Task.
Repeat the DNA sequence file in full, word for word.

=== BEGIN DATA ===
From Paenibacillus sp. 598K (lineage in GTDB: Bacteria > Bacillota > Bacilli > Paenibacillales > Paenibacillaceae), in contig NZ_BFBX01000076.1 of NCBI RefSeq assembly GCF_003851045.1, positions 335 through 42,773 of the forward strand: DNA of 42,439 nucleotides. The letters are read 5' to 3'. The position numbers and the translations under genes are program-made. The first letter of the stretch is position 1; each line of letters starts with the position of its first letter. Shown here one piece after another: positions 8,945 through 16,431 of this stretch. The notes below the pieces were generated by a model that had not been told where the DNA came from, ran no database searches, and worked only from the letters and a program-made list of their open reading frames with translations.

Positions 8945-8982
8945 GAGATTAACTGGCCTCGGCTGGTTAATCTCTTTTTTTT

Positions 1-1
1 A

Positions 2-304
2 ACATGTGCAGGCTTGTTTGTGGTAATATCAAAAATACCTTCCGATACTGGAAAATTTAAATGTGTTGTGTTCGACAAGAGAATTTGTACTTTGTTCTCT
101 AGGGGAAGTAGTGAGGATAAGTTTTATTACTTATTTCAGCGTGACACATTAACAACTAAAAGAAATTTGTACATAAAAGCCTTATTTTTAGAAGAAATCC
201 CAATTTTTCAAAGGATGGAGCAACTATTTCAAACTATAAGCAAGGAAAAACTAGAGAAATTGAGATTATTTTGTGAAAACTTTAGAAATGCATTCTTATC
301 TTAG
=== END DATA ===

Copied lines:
From Paenibacillus sp. 598K (lineage in GTDB: Bacteria > Bacillota > Bacilli > Paenibacillales > Paenibacillaceae), in contig NZ_BFBX01000076.1 of NCBI RefSeq assembly GCF_003851045.1, positions 335 through 42,773 of the forward strand: DNA of 42,439 nucleotides. The letters are read 5' to 3'. The position numbers and the translations under genes are program-made. The first letter of the stretch is position 1; each line of letters starts with the position of its first letter. Shown here one piece after another: positions 8,945 through 16,431 of this stretch. The notes below the pieces were generated by a model that had not been told where the DNA came from, ran no database searches, and worked only from the letters and a program-made list of their open reading frames with translations.

Positions 8945-8982
8945 GAGATTAACTGGCCTCGGCTGGTTAATCTCTTTTTTTT

Positions 1-1
1 A

Positions 2-304
2 ACATGTGCAGGCTTGTTTGTGGTAATATCAAAAATACCTTCCGATACTGGAAAATTTAAATGTGTTGTGTTCGACAAGAGAATTTGTACTTTGTTCTCT
101 AGGGGAAGTAGTGAGGATAAGTTTTATTACTTATTTCAGCGTGACACATTAACAACTAAAAGAAATTTGTACATAAAAGCCTTATTTTTAGAAGAAATCC
201 CAATTTTTCAAAGGATGGAGCAACTATTTCAAACTATAAGCAAGGAAAAACTAGAGAAATTGAGATTATTTTGTGAAAACTTTAGAAATGCATTCTTATC
301 TTAG